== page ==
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Homeschooling Tips

Practical Life Skills (or Why Chores Are a Good Thing)

Written by Super User.

We all know we don't have to be homeschoolers to teach our children practical life skills, but it does give us additional opportunities since we can incorporate many of them into our school day. Here are just a few basic "hands-on" skills that can be integrated into your math, science, health, and art curricula.


Math: fractions, measurement, money
Science: food chemistry, bacteria
Health: personal health, nutrition
Life skills: cooking, decision making, safety


We're not only covering health, math, and science concepts, kids are also learning how to properly and safely prepare food. Plus, when children are involved in the meal planning and the grocery shopping, they are also learning important skills such as decision making and money management. Let your younger children make PB&Js and slice bananas. If your children happen enjoy cooking, give them free reign to experiment and try out new recipes. Take this opportunity to teach them good eating habits, too.


Who would have thought that washing a load of laundry could help develop problem solving skills? Sorting lights and darks, loading clothes efficiently, measuring detergent, and folding clothes are all skills that have to be learned. Younger children can help by sorting their dirty clothes, matching up their clean socks, and folding simple items like washcloths and small towels. When they are old enough for the task, let them be responsible for washing their own clothes.


Math: sorting, measurement
Life skills: problem solving, personal care


Math: measurement
Science: complex machines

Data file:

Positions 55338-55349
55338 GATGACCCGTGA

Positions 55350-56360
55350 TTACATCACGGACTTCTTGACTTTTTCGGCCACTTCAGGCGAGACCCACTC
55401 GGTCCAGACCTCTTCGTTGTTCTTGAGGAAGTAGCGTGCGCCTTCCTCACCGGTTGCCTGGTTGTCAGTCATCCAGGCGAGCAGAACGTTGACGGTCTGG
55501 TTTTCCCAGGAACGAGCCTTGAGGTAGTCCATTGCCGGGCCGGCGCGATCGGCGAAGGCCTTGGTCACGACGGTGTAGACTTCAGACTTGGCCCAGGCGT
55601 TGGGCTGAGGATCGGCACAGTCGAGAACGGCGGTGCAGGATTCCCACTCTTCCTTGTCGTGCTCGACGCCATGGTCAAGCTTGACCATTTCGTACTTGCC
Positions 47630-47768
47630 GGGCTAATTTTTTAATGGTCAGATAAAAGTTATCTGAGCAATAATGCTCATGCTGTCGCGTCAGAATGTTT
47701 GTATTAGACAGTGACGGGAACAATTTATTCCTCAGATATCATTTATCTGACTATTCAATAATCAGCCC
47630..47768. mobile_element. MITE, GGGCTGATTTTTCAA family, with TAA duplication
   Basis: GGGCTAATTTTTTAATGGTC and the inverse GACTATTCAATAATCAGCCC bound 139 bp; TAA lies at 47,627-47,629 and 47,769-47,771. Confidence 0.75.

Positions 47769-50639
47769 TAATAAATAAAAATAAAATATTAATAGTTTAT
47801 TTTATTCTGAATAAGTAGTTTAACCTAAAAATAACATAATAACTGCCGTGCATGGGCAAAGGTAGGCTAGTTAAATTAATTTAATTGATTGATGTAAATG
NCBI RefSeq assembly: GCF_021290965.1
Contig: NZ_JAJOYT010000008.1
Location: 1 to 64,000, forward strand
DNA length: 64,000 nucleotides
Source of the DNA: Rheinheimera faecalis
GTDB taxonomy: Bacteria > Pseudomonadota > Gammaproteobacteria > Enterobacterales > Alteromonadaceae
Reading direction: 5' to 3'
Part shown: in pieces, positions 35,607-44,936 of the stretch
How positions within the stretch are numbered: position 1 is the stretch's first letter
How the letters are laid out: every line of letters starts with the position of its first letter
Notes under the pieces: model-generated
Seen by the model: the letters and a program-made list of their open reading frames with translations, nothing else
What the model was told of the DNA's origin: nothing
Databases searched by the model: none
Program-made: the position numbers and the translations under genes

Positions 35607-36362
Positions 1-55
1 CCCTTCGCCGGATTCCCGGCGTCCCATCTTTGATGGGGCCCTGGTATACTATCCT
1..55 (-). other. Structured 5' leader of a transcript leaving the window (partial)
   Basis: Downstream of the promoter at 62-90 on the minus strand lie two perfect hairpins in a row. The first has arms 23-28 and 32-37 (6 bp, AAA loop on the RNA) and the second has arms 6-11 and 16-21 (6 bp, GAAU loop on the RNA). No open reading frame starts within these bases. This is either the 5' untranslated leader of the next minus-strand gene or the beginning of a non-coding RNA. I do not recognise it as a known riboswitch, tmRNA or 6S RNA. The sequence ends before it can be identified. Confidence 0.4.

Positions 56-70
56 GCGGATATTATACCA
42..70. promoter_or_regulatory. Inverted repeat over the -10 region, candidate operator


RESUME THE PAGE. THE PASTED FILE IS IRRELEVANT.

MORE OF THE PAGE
Life skills: home economics, sewing, safety


As soon as your child is ready to handle a large needle safely, invest in a couple of yarn needles, yarn, and plastic canvas. Once that's mastered, let them try hand-sewing with smaller needles and felt (felt is much easier to handle than fabric). Once your child is ready for a sewing machine, let them try it. If you've never used a sewing machine or don't own one, talk to other homeschoolers in your area. Chances are someone you know does and would love to host a sewing day. Sewing gives kids an additional creative outlet.


As adults, we don't think twice about the things we know how to do (like washing dishes and vacuuming floors) and things we "think" to do (like cleaning behind the faucets or wiping down the baseboards), but these are all skills we had to learn. Make it educational by talking about germs, the dangers of chemicals, and how important it is to care for ourselves and our environment. Younger children, with the help of Mom or Dad, can start by organizing and cleaning their rooms.


Science: chemical science, natural resources
Health: environmental health
Life skills: hygiene

Let your children help out as much as you can. Oftentimes it's easier to do things ourselves, but taking the extra time to teach our children practical life skills will help them become prepared, independent adults. Let them help out in the garden, feed the pets, help with the shopping, and clean out the car. Whether it's making dinner, washing dishes, sewing on a button, or pulling weeds, when kids help with the family responsibilities, they are learning valuable lessons and skills that they will carry with them into adulthood.

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